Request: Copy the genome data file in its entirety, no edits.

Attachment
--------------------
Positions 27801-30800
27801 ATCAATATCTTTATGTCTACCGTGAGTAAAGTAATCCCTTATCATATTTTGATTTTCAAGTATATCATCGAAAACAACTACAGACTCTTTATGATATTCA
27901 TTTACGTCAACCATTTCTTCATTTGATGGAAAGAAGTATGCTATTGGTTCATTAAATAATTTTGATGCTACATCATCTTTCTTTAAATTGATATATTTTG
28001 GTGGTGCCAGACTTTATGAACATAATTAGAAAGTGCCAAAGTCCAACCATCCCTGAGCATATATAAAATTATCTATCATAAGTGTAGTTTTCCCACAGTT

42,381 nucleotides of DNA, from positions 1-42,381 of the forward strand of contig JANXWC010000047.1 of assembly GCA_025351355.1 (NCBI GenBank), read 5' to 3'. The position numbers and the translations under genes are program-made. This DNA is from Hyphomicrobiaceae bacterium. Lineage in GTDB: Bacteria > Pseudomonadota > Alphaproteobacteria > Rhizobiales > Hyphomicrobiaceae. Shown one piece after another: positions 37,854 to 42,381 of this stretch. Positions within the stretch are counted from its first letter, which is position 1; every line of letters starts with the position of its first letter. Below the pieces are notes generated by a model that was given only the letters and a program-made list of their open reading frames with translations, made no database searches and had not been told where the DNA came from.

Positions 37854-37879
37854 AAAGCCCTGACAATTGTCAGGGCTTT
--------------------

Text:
Positions 27801-30800
27801 ATCAATATCTTTATGTCTACCGTGAGTAAAGTAATCCCTTATCATATTTTGATTTTCAAGTATATCATCGAAAACAACTACAGACTCTTTATGATATTCA
27901 TTTACGTCAACCATTTCTTCATTTGATGGAAAGAAGTATGCTATTGGTTCATTAAATAATTTTGATGCTACATCATCTTTCTTTAAATTGATATATTTTG
28001 GTGGTGCCAGACTTTATGAACATAATTAGAAAGTGCCAAAGTCCAACCATCCCTGAGCATATATAAAATTATCTATCATAAGTGTAGTTTTCCCACAGTT

42,381 nucleotides of DNA, from positions 1-42,381 of the forward strand of contig JANXWC010000047.1 of assembly GCA_025351355.1 (NCBI GenBank), read 5' to 3'. The position numbers and the translations under genes are program-made. This DNA is from Hyphomicrobiaceae bacterium. Lineage in GTDB: Bacteria > Pseudomonadota > Alphaproteobacteria > Rhizobiales > Hyphomicrobiaceae. Shown one piece after another: positions 37,854 to 42,381 of this stretch. Positions within the stretch are counted from its first letter, which is position 1; every line of letters starts with the position of its first letter. Below the pieces are notes generated by a model that was given only the letters and a program-made list of their open reading frames with translations, made no database searches and had not been told where the DNA came from.

Positions 37854-37879
37854 AAAGCCCTGACAATTGTCAGGGCTTT